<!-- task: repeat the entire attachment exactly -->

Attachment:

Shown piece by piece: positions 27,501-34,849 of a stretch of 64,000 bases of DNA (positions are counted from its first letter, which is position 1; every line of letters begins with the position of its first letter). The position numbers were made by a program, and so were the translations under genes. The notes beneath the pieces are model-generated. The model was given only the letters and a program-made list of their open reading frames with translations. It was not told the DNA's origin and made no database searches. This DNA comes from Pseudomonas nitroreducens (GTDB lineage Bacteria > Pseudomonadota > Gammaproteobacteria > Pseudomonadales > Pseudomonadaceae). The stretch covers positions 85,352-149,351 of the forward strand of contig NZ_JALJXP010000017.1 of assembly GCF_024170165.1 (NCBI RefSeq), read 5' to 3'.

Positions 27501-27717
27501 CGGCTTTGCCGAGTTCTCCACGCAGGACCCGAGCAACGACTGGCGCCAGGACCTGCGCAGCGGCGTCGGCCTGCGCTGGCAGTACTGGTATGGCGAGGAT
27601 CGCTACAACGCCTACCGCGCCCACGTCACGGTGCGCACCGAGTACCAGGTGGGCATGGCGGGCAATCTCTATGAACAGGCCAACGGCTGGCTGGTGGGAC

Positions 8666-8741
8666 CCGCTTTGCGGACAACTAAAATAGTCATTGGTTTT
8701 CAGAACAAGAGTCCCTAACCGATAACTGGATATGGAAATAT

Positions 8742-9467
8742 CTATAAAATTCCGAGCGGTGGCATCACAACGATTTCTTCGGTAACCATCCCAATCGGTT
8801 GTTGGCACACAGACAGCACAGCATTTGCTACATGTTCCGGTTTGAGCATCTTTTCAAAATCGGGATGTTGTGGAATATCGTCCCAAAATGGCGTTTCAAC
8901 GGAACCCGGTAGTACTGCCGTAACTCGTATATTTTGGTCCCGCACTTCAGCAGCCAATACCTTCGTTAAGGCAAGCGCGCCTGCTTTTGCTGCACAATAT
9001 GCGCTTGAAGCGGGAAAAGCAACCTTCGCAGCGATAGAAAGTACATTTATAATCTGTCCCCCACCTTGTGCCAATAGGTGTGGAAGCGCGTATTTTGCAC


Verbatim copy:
Shown piece by piece: positions 27,501-34,849 of a stretch of 64,000 bases of DNA (positions are counted from its first letter, which is position 1; every line of letters begins with the position of its first letter). The position numbers were made by a program, and so were the translations under genes. The notes beneath the pieces are model-generated. The model was given only the letters and a program-made list of their open reading frames with translations. It was not told the DNA's origin and made no database searches. This DNA comes from Pseudomonas nitroreducens (GTDB lineage Bacteria > Pseudomonadota > Gammaproteobacteria > Pseudomonadales > Pseudomonadaceae). The stretch covers positions 85,352-149,351 of the forward strand of contig NZ_JALJXP010000017.1 of assembly GCF_024170165.1 (NCBI RefSeq), read 5' to 3'.

Positions 27501-27717
27501 CGGCTTTGCCGAGTTCTCCACGCAGGACCCGAGCAACGACTGGCGCCAGGACCTGCGCAGCGGCGTCGGCCTGCGCTGGCAGTACTGGTATGGCGAGGAT
27601 CGCTACAACGCCTACCGCGCCCACGTCACGGTGCGCACCGAGTACCAGGTGGGCATGGCGGGCAATCTCTATGAACAGGCCAACGGCTGGCTGGTGGGAC

Positions 8666-8741
8666 CCGCTTTGCGGACAACTAAAATAGTCATTGGTTTT
8701 CAGAACAAGAGTCCCTAACCGATAACTGGATATGGAAATAT

Positions 8742-9467
8742 CTATAAAATTCCGAGCGGTGGCATCACAACGATTTCTTCGGTAACCATCCCAATCGGTT
8801 GTTGGCACACAGACAGCACAGCATTTGCTACATGTTCCGGTTTGAGCATCTTTTCAAAATCGGGATGTTGTGGAATATCGTCCCAAAATGGCGTTTCAAC
8901 GGAACCCGGTAGTACTGCCGTAACTCGTATATTTTGGTCCCGCACTTCAGCAGCCAATACCTTCGTTAAGGCAAGCGCGCCTGCTTTTGCTGCACAATAT
9001 GCGCTTGAAGCGGGAAAAGCAACCTTCGCAGCGATAGAAAGTACATTTATAATCTGTCCCCCACCTTGTGCCAATAGGTGTGGAAGCGCGTATTTTGCAC